This OpenSecrets.org report on spending during the 2016 election cycle.

This Brennan Center report on a just election agenda

Our Plan


Fatima will fight to expand state and local voting rights to those most impacted by our laws. Current voting laws exclude those most impacted by them: Black and brown people who are impacted by the criminal justice system, immigrants and youth. Fatima will fight to expand the right to vote for:

• Californians currently or formerly incarcerated in a state or federal prison, including those currently serving a state prison felony sentence in a county jail or other correctional facility, those awaiting transfer to a state or federal prison for a felony conviction, those in county jail for a parole violation, and those on parole with the California Department of Corrections and Rehabilitation.

• Undocumented adults of voting age, including the right to appropriate privacy while voting for their protection.

• Young people of age 16 and higher for school board elections.

Fatima will also push to make voting easier for everyone, by having automatic voter registration at the age of 18 in the state, removing the need to show an ID to vote in California (a practice adopted in 20 other states), and guaranteeing vote by mail ballots for everyone (not just in a pandemic). She will also push to make it easier for regular voters to influence elections. As California’s population has skyrocketed, its legislature has not kept pace. Only 80 assembly members go up to Sacramento each year, each representing more than half a million people. This ensures that elected officials focus more on raising money from big donors than talking to people in their district. Fatima wants to reform this system to bring in the regular voters by:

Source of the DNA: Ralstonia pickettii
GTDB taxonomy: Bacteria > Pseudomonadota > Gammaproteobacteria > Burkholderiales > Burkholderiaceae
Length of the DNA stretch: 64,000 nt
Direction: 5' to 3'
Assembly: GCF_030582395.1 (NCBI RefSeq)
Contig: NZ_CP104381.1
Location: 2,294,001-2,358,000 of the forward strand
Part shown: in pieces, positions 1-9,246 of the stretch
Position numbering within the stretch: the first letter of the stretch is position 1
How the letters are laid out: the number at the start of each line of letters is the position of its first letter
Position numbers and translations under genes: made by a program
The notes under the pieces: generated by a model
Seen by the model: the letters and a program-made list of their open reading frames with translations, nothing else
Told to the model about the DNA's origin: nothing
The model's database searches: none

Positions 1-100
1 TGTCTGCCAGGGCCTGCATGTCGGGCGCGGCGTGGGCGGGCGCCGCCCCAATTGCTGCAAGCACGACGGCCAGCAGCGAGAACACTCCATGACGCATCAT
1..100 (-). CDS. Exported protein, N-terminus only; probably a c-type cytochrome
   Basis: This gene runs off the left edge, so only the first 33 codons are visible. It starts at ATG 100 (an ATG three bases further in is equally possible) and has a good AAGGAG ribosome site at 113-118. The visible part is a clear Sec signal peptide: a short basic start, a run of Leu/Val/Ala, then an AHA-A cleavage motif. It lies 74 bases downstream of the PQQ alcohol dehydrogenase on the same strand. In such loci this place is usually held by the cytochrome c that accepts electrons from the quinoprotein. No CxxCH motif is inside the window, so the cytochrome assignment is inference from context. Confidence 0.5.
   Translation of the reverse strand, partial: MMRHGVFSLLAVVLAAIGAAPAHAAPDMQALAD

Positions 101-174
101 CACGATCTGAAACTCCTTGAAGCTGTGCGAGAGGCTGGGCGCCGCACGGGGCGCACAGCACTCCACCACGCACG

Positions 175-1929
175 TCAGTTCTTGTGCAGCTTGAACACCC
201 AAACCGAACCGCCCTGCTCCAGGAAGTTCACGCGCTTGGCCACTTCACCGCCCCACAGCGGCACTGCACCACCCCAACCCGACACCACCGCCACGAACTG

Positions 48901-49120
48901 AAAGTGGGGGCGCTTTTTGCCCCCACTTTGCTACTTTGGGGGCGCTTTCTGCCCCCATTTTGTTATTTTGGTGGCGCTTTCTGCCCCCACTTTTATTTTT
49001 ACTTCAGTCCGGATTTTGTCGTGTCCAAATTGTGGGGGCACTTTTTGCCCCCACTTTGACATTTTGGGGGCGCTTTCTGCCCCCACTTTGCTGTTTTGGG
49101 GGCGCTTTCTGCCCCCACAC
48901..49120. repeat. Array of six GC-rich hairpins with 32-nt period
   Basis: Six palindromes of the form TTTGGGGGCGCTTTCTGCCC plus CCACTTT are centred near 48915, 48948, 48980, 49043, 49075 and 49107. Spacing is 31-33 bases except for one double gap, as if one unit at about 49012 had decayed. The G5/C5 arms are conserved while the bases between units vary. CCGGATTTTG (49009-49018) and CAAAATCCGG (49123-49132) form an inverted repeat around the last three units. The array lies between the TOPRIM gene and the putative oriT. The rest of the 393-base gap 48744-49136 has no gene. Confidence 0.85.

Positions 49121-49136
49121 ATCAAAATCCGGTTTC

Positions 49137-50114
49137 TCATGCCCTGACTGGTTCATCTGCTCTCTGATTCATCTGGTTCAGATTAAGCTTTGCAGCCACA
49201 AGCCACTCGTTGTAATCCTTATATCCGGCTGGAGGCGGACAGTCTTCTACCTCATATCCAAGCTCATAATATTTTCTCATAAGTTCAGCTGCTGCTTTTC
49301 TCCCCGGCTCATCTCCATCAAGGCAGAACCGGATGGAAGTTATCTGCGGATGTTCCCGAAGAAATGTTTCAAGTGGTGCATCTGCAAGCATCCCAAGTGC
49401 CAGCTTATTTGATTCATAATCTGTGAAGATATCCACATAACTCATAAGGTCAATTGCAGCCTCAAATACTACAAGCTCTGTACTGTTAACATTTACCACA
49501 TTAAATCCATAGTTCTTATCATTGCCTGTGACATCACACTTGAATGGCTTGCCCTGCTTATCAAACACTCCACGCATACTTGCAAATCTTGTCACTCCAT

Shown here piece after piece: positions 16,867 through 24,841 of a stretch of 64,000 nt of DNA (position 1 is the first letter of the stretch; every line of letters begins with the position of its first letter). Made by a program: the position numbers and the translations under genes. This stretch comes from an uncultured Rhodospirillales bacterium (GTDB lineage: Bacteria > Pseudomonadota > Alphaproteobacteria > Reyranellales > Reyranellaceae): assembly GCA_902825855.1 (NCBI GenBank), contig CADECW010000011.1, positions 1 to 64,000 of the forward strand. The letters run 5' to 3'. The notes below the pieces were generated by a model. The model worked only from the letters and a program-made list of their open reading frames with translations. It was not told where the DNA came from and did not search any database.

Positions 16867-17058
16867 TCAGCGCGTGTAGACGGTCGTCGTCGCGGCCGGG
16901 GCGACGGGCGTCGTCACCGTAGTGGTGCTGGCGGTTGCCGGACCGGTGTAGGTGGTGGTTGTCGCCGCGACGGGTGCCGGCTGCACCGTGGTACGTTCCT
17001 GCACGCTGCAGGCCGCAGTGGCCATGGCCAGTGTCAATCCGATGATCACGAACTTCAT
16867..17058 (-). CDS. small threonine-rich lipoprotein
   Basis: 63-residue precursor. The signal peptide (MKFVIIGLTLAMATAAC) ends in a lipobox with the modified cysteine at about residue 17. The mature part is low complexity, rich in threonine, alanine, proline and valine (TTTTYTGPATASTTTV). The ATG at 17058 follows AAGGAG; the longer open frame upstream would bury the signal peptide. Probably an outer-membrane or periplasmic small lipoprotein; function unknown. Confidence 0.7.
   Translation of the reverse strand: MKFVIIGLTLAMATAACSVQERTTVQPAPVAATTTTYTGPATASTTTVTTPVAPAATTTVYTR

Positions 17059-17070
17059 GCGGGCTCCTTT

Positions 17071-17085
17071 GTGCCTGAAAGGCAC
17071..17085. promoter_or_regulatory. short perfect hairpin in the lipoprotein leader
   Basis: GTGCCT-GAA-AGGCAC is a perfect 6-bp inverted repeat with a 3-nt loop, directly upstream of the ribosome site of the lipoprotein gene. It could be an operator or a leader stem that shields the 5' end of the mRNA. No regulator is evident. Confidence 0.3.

• Implementing a Ranked Choice Voting system, giving voters more options in who represents them.

• Enforcing redistricting laws to prevent gerrymandering.

• Publicly financing campaigns at the state level and lowering contribution limits for state candidates, to incentivize candidates to engage with constituents in their districts.

• Limiting contributions from corporations and big businesses, such as real estate developers, pharmaceutical companies and oil, so they have less influence on our laws.

• Enabling campaigns to be published in official state ballots shared with voters, regardless of funds raised.

• Establishing election days to be days off, to encourage civic engagement for all.

• Preventing Long Lines at Polls through proper resource allocation.

• Ensuring state-funded voting machines and systems

These are the reforms we need to truly expand our access to democracy in California and ensure we value people over profits at every level of government.

Paid for by Fatima Iqbal-Zubair for Assembly 2020 FPPC ID# 1420710

5429 Madison Avenue Sacramento, CA 95841

fatima@fatimaforassembly.com